Incumbent Board President Amber Feller Aims to Attain Equality and Success in the District
Representing Place 3 on the RRISD Board of Trustees since 2018, incumbent President Amber Feller aims for reelection to continue creating a more inclusive and satisfied community within the district.
With three kids in the district, Ms. Feller got involved with the community around 15 years ago through volunteering at school events and advocating for her children who were represented in various programs, including the Talented and Gifted and Special Education programs. She soon fell in love with supporting all students in the district on a bigger scale.
“I began to work as an advocate for individuals with disabilities, both mental and physical disabilities, people who were struggling with addiction, and all kinds of issues that people could face,” Ms. Feller said.
Throughout her time on the board, Ms. Feller represented student backgrounds and fostered a community for students to feel safer. She implemented Lone Star Governance, which disaggregates data regarding performance levels of different student groups.
“[The district] used to just look at overall numbers and general trends of how [the students] were doing,” Ms. Feller said. “It left a lot of people behind, especially the groups who were not doing as well as the others.”
Ms. Feller has put a heavy emphasis on students’ mental health as part of her journey on the Board of Trustees, as she noticed a direct impact on her children’s mental health during the virtual year. She was heavily involved with the creation of Round Rock ISD’s police department that integrated mental health services.
“I think COVID brought out a lot of mental health concerns,” Ms. Feller said. “It was a lot for our students, specifically our high school students in the way that they had to deal with it.”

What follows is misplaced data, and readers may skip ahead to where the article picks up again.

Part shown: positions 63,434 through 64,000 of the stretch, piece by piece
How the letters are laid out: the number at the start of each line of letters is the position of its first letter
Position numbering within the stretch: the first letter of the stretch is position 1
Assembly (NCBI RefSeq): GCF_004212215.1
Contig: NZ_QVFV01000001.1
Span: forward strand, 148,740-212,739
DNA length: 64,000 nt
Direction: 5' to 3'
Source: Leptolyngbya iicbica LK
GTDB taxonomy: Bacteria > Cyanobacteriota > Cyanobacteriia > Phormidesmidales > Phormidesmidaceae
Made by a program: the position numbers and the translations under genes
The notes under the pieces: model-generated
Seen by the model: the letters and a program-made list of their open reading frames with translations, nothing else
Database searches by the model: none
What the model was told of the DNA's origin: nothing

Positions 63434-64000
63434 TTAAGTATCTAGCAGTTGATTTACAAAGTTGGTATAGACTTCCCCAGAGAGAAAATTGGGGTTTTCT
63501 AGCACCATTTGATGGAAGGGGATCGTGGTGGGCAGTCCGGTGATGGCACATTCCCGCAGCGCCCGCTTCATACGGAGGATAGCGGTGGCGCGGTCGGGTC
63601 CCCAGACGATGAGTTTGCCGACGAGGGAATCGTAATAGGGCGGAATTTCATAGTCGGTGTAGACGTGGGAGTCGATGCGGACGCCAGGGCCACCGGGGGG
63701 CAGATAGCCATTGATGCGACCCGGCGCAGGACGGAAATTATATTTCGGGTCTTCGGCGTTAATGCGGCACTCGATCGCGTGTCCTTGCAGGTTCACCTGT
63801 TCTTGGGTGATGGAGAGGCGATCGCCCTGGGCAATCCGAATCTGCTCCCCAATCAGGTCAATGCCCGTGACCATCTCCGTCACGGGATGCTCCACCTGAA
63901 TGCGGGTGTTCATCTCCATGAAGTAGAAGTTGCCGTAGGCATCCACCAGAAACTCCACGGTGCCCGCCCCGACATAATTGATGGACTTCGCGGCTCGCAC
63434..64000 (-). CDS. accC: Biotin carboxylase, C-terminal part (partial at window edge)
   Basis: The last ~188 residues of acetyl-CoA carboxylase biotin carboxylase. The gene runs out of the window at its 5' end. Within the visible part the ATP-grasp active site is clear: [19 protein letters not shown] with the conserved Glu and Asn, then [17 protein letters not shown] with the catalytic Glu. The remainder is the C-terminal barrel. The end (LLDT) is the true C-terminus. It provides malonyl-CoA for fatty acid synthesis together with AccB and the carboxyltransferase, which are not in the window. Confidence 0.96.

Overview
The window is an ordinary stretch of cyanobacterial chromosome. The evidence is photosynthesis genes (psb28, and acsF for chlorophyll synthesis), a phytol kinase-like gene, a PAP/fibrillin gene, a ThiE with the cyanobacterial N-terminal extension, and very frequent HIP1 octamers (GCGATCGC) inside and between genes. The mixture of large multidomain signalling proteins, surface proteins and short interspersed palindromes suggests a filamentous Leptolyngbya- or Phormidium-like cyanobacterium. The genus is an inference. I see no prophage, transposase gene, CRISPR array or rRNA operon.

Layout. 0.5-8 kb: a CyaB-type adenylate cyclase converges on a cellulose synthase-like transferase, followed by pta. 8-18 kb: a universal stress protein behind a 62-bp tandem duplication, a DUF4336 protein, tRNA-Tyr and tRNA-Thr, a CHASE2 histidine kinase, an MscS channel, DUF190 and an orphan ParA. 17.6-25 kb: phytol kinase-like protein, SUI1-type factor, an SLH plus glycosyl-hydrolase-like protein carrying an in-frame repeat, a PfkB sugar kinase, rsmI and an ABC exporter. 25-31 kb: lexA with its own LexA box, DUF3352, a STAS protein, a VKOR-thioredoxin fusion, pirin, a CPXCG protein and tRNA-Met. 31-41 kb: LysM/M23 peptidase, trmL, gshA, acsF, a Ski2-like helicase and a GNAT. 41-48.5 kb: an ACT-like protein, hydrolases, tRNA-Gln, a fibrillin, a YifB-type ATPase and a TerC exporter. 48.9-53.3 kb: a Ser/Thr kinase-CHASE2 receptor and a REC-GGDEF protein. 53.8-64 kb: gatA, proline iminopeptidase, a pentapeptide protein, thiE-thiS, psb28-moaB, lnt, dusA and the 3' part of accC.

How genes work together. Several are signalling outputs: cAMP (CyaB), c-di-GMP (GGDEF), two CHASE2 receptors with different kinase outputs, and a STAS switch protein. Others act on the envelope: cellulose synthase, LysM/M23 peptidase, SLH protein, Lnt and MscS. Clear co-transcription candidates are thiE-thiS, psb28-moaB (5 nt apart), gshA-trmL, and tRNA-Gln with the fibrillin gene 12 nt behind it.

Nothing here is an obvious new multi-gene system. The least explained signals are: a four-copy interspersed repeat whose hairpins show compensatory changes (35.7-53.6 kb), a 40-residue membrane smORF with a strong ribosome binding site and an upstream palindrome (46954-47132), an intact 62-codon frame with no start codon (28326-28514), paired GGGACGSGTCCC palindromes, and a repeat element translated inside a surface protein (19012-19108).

If re-elected, Ms. Feller strives to continue shedding light on more socioeconomically disadvantaged students, which she believes hasn’t been a primary focus for RRISD.
“There’s a very high correlation between where you live, how much your family makes, and how well you do in Round Rock ISD,” Ms. Feller said. “I do not want someone’s zip code to determine how far they go in [the district].”
Apart from the students, Ms. Feller’s priorities revolve around the teachers. She hopes to improve teacher retention and recruitment by fostering a workplace environment where teachers are content.
“We want to hire and recruit the best teachers, and when they’re satisfied, they want to bring their friends to work here,” Ms. Feller said.
As a new pool of youth voters are heading to the polls, Ms. Feller highlights the importance of their voice and representation particularly in this election. While local elections have often been overlooked, she thoroughly believes that this is a crucial election due to candidates’ views on religion and other pressing issues.
“Public education is under attack right now, and it’s very scary what some people want to do with our schools,” Ms. Feller said. “I’m a firm believer in the separation of church and state, but that’s not what some people who are running for the school board right now are in favor of.”
Ms. Feller has witnessed RRISD for the past 20 years as a resident, and her vision is to rebuild the strength of the once tight-knit community as well as set up all students for success.
“I don’t want someone’s skin color, pocketbook, or learning style to determine how far to go in Round Rock ISD,” Ms. Feller said. “I think that it’s really, really important that every student that graduates from Round Rock ISD has a robust set of skills so that they’re prepared for the future.”